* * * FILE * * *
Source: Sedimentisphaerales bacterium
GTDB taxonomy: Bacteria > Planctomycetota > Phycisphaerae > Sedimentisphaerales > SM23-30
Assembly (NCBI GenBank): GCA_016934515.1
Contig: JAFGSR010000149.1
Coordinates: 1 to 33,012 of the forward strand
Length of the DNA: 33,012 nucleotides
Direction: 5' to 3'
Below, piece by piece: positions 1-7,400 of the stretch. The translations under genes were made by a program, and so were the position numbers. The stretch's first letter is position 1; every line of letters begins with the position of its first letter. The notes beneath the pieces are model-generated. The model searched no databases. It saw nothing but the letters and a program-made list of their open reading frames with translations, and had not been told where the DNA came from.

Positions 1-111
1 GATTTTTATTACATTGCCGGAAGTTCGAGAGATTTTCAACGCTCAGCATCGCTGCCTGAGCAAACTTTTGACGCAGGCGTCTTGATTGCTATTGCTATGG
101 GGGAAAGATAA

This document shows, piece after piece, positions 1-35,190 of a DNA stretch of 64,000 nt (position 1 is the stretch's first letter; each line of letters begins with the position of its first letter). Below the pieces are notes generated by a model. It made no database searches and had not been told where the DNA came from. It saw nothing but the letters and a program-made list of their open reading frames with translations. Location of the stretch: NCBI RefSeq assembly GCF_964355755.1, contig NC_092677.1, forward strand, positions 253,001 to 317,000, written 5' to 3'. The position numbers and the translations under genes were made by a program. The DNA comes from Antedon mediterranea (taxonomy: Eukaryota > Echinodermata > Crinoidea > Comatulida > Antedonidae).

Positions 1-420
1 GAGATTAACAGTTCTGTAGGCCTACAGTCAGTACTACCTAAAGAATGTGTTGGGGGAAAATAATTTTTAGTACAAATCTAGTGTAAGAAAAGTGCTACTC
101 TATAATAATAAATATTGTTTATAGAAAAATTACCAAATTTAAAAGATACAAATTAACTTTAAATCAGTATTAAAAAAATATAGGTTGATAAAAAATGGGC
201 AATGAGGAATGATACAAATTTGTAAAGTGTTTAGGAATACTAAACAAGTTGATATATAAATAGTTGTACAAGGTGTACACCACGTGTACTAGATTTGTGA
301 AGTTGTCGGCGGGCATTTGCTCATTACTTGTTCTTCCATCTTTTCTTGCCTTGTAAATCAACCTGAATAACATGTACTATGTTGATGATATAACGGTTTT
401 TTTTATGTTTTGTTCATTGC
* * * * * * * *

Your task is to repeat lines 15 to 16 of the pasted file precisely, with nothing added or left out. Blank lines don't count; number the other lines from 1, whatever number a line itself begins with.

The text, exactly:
101 TATAATAATAAATATTGTTTATAGAAAAATTACCAAATTTAAAAGATACAAATTAACTTTAAATCAGTATTAAAAAAATATAGGTTGATAAAAAATGGGC
201 AATGAGGAATGATACAAATTTGTAAAGTGTTTAGGAATACTAAACAAGTTGATATATAAATAGTTGTACAAGGTGTACACCACGTGTACTAGATTTGTGA